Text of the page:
|Algeria Table of Contents
Algeria's nonfuel minerals were used extensively as raw material for domestic manufacturing, but some, such as high-grade iron ore, phosphate, mercury, and zinc, have also been exported since the early 1970s. The state mining and prospecting corporation, the National Company for Mineral Research and Exploration (Société Nationale de Recherches et d'Exploitations Minières), was established in 1967. As a result of the government's decentralization policy, the company was restructured in 1983 into separate production and distribution entities. The most important of these were an iron ore and phosphate company known as Ferphos, which had three production units and a port complex at Annaba, and another company called Erem that specialized in conducting mineral research at Boumerdas on the Mediterranean Sea and Tamanrasset in the south.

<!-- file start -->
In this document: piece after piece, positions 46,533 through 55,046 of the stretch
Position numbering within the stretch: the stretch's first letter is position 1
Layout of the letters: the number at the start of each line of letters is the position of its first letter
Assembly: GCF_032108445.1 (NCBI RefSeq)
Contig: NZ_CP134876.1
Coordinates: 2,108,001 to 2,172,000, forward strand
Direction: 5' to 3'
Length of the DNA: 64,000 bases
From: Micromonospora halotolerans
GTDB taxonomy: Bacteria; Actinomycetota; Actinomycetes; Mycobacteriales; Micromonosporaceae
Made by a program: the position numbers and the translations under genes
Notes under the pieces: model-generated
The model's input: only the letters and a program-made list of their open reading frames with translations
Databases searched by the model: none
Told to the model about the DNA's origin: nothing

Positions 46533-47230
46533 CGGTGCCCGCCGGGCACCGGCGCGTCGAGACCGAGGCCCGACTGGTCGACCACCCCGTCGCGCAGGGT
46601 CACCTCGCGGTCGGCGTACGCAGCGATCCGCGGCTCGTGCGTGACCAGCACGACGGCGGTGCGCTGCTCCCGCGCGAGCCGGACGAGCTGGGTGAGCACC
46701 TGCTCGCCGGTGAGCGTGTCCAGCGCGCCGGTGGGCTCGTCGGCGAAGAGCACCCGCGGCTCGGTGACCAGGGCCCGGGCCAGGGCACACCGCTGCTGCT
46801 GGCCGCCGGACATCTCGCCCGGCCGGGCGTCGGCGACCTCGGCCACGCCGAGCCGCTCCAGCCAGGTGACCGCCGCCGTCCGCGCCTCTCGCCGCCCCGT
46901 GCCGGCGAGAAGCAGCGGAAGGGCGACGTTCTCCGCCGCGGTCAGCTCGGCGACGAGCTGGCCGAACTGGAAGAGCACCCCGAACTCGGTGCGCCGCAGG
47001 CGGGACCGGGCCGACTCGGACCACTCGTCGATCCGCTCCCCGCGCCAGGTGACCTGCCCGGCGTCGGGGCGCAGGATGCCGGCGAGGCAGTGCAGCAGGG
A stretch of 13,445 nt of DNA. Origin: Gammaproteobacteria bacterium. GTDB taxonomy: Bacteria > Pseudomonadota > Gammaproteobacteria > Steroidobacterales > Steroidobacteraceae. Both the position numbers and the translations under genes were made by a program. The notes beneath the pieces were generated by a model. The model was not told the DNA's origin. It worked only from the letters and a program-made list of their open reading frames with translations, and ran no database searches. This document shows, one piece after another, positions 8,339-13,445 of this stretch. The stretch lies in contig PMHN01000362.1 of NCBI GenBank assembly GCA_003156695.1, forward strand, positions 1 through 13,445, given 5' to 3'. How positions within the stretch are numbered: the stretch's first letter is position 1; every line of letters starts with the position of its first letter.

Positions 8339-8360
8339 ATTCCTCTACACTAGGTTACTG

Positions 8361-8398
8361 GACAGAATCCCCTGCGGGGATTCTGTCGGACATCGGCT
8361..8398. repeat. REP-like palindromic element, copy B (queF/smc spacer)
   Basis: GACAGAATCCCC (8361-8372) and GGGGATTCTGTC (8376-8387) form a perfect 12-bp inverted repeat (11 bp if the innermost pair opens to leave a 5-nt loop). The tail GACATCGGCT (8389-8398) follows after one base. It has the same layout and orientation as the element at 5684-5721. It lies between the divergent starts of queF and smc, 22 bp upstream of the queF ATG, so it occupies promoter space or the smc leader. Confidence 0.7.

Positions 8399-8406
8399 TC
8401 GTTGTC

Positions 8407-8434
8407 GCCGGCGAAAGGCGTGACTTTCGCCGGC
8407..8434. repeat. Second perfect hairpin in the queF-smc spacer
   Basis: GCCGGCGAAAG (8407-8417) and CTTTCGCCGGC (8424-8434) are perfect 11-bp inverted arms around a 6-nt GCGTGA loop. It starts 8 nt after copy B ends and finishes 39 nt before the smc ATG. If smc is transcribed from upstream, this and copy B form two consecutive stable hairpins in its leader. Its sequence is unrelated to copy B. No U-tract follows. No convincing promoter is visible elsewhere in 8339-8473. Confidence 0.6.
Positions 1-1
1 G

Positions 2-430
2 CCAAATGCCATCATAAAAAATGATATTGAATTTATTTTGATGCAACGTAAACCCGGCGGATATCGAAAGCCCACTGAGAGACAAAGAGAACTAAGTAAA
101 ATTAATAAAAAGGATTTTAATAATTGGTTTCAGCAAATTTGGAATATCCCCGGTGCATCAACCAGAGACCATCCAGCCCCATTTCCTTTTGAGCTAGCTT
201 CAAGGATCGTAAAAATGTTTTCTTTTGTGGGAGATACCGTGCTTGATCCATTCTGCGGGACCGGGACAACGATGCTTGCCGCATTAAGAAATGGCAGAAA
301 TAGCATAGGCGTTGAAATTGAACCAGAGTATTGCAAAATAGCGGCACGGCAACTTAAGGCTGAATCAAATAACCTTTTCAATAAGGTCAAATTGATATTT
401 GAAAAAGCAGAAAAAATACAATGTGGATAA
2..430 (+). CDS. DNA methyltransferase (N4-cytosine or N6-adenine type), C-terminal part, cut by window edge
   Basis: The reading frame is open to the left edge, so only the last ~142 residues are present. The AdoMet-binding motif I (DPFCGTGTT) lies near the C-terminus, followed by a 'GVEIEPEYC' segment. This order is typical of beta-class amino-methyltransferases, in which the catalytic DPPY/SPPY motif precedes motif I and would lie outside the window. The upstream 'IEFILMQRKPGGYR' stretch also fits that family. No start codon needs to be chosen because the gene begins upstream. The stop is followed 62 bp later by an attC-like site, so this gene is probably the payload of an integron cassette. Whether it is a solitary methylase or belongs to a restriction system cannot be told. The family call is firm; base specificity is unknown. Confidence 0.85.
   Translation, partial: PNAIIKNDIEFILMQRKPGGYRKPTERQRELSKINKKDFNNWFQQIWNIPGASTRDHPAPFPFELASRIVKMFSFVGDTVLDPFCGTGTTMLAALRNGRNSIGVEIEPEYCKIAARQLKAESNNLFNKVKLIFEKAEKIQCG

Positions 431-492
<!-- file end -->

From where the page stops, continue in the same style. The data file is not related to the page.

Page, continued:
Iron ore is found at Beni Saf in the northwest and the Ouenza and Bou Khadra region near the eastern border. Production levels have tended to vary significantly over the years, fluctuating between 1 million and 2 million tons between the early 1970s and the early 1990s. The deposits at Ouenza represent 75 percent of total production and have been exported primarily to Italy and Britain. However, there are massive reserves of medium-grade ore at Gara Djebilet, near Tindouf in the west. These deposits of an estimated 2,000 million tons of medium-grade ore have been said to be the largest in the Arab world. The most significant zinc deposits have been found at the mountain of El Abed near the Algerian-Moroccan border and at Kherzet-Youssef in the Sétif region. Lead is also mined at El Abed and Kherzet-Youssef.
The large phosphate deposits at Djebel Onk in the northeast have been mined since the early 1960s; phosphate rock output reached 1.3 million tons in 1988. The total was almost evenly divided between export (primarily to France and Spain) and local consumption or processing at the Annaba fertilizer plant, approximately 350 kilometers away. Most major mines are linked by rail to Algeria's ports. Djebel Onk phosphate mines near the Tunisian border, as well as the Ouenza iron ore mines, are linked by electric rail line to Annaba. Zinc and lead mines at El Abed near the Moroccan border in the west are linked to Oran.
Source: U.S. Library of Congress